Inspector: “Well, I just got here a few minutes ago and the owner is still here.  I knocked, I unlocked the door, I called out that I was from the inspection company and a man called from the bedroom, ‘I’m not dressed!’  It’s uh…it’s probably going to take him twenty minutes or so to pull himself together and leave.  He said, for some reason, that his realtor had told him the inspection was at 4:30, which is just ridiculous.  I’m so sorry about this, this never happens.”

Me: “Uh…ok…”

Inspector: “Again, I’m so sorry.  I’m leaving myself for a little while to give him some time.  I can call you when I’m back?”

Me: “Ok, sure…”

I cannot make this up, I promise you.  So I went shopping for about 45 minutes before I got a call saying it was ok to come to the house.

And the inspection went terribly.  I’ll give you the highlights (or lowlights, if you will):

  • None of the windows had cranks to check if they could even be opened.
  • Most every window was rotted out so badly that you could literally feel the wind blowing in underneath them.
  • Flooring wasn’t finished in places where he would have had to cut the wood/laminate in awkward ways.  He just covered it with a rug.
  • Drains that were slow/plugged, he just pulled out the stopper to make them work better.

This guy didn’t care a flip about the house and it showed.  Badly.  I mean, there were even beer bottles left in the backyard.  FOR A SHOWING.

And that’s when the trouble really started.

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RED FLAG #4: Make sure your agent is actually an advocate for you and not just himself/herself.

Bridget told me after the inspection some really insane stuff.  Things like the listing agent was only giving me 24 hours to make a response to the inspection (what I was asking them to fix).  Having no idea how much windows cost, I had to quickly do research on that.  Looking at roughly $600 per window to buy and install, I asked for about $2,700 dollars, knowing I was going to fork out some myself.

Bridget thought my number was too high.  The listing agent balked and tried to bully me down.

I stood by my guns.  My parents had just put in new windows three months earlier.  I had friends at school who have rental properties and are constantly doing fixes like this.  I trusted their judgment.

The only time I ever saw Bridget actually working was when she was trying to convince me that I was in the wrong.  She sent me picture after picture of windows with their prices attached.  She hired a company to come out and do an estimate for the windows to prove that I was wrong.  (Boy, did that one backfire–his number came out to be almost exactly what I asked for.)

She was calling me all the time to tell me this or that.  The listing agent was demanding that I give them more time to decide.  (By this point, I was furious with them and was giving them 24-48 hours to respond to things because that’s what they were doing to me.)  The listing agent was furious my bank hadn’t done an appraisal yet.  The listing agent was furious I wasn’t paying for the survey.

RED FLAG #5: If something feels wrong, it probably is.

I’ll spare you the minutiae of it all and simply say this: it got to the point where just looking at my phone made me grind my teeth together.  Bridget was calling me all the time at school and I eventually got really rude with her.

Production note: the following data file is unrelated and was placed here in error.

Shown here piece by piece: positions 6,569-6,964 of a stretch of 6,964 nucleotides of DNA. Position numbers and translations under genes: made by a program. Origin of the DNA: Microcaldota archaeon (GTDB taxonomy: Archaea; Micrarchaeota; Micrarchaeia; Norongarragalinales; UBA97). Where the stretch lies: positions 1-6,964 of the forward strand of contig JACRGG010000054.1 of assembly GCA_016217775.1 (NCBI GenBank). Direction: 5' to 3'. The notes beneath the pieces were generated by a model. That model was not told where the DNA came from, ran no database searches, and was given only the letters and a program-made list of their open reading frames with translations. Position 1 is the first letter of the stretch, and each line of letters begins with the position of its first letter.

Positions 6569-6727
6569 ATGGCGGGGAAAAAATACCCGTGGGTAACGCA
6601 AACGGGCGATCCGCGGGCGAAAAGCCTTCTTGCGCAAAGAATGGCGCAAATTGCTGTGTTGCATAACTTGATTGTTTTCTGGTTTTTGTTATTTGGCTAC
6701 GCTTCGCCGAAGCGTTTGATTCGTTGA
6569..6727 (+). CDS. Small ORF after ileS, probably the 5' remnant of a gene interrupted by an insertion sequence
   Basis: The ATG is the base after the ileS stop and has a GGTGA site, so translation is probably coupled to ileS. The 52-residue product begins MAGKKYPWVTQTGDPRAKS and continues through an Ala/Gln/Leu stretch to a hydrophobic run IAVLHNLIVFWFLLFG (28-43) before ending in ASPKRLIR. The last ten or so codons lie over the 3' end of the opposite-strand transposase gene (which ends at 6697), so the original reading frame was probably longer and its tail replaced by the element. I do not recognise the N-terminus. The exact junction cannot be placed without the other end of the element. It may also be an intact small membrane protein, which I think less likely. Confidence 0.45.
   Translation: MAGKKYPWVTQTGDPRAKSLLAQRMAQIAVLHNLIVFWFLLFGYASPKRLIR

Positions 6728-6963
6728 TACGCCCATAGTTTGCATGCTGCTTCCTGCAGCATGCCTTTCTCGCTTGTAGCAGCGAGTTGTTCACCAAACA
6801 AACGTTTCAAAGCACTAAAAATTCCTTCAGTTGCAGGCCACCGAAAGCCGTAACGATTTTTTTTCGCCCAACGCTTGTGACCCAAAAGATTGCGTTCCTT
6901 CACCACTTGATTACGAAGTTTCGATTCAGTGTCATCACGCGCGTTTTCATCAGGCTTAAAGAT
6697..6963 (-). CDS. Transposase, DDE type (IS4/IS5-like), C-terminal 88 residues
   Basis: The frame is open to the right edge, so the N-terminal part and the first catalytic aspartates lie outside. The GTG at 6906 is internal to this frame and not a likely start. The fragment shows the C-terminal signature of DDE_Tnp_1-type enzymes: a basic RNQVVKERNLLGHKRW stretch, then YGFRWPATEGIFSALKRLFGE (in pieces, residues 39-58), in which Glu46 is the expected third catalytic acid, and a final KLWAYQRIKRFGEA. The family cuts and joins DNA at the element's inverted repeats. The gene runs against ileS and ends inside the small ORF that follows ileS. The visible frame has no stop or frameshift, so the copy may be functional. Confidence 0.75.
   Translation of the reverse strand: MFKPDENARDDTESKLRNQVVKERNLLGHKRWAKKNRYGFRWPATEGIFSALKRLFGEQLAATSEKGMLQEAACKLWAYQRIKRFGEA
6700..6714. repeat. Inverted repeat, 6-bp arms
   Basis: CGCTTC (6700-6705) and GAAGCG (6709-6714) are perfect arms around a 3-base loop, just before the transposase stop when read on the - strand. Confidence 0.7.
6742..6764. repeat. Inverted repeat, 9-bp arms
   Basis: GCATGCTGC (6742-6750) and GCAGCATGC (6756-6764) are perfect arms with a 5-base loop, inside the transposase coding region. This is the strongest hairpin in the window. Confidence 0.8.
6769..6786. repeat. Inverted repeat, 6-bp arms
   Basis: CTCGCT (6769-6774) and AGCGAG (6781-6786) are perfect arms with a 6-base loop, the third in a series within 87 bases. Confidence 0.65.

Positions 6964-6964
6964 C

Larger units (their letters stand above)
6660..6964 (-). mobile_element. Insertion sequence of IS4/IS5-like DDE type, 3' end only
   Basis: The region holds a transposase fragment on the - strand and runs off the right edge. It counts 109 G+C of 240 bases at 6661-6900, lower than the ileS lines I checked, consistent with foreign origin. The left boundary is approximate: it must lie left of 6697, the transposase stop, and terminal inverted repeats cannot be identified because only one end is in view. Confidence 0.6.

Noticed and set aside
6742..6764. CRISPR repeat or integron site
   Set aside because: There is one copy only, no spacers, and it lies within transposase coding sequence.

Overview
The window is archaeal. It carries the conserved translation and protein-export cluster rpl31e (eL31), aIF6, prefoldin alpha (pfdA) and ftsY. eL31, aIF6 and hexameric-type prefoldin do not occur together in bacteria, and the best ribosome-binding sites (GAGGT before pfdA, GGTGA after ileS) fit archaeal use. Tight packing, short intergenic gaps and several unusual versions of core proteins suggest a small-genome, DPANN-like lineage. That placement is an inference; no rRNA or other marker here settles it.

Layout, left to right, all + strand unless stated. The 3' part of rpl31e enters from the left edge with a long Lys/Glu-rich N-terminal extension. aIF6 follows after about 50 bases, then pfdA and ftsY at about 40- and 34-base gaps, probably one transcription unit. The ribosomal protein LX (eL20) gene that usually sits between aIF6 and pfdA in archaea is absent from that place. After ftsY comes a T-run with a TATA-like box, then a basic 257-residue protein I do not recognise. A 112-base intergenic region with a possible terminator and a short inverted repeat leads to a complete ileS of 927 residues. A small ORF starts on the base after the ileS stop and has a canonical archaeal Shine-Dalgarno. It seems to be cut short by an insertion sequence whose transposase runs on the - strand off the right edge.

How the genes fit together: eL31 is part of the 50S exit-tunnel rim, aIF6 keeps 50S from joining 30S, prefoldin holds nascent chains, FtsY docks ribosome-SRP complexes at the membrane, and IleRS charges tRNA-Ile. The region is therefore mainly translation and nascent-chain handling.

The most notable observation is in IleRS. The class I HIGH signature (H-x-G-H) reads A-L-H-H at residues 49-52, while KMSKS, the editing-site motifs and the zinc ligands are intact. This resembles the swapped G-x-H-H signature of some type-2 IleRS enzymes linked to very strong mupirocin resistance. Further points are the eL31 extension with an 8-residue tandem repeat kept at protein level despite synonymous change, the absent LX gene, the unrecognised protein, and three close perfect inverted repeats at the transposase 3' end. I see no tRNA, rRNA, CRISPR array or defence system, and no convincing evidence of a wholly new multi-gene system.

Because I had a damn good feeling that someone (Bridget or the listing agent) was trying to take advantage of me for being A) single, B) a female, C) young, and D) a first time home buyer.

They just didn’t bank on me being stubborn.

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I went through the contract with a fine-toothed comb.  My friends and family (who viewed me as a daytime soap opera and asked almost every day, “So what’s the new drama?”) gave me names of other realtors who might be willing to help me.  By this time, I knew I wanted out.  You couldn’t have paid me to buy this house anymore.

I called up a new realtor and explained what was happening.  He was appalled.  He told me that, if the inspection response from the seller wasn’t satisfactory, then I could legally back out of the deal then.

I asked for $2,700–and they offered me $1,300.  I was out.  I wanted my earnest money back.

And that was a sticking point.

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RED FLAG #6: Seriously, and I cannot say this enough, NEVER EVER get into a situation where your realtor and the seller’s are from the same company.  You need an advocate on YOUR side.

Bridget and the listing agent, Bob, worked in the same office.  They talked.  And, from what I heard from other sources, Bob was a real MFer.  Nasty, rude, etc.  I think he truly thought he could take me for a ride.

So I signed paperwork to get out of buying the house.  After days of not hearing back from the seller, I called Bridget.  Why hadn’t they signed it yet?  Wasn’t there some kind of time table on it like on every other contract I’d had to sign?

No, she told me.  We couldn’t force them to sign it so we just had to wait.  And in the meantime, because I was in a contract with him, I couldn’t enter into a contract with anyone else.

Oh, but he could continue to show the house and try to sell it.

It was such BS.  But I waited.  And waited.  After a little over 2 weeks, I’d had enough.  I called my helpful, non-Bridget realtor again and asked him what I could do next.  He told me I could take my case to the BBB (Better Business Bureau) and they could decide whether or not something was amiss and get me my money back.  The downside?  It took a long time, probably a couple of months.  The upside?  While the case was in contention like this, the seller couldn’t even have the house on the market.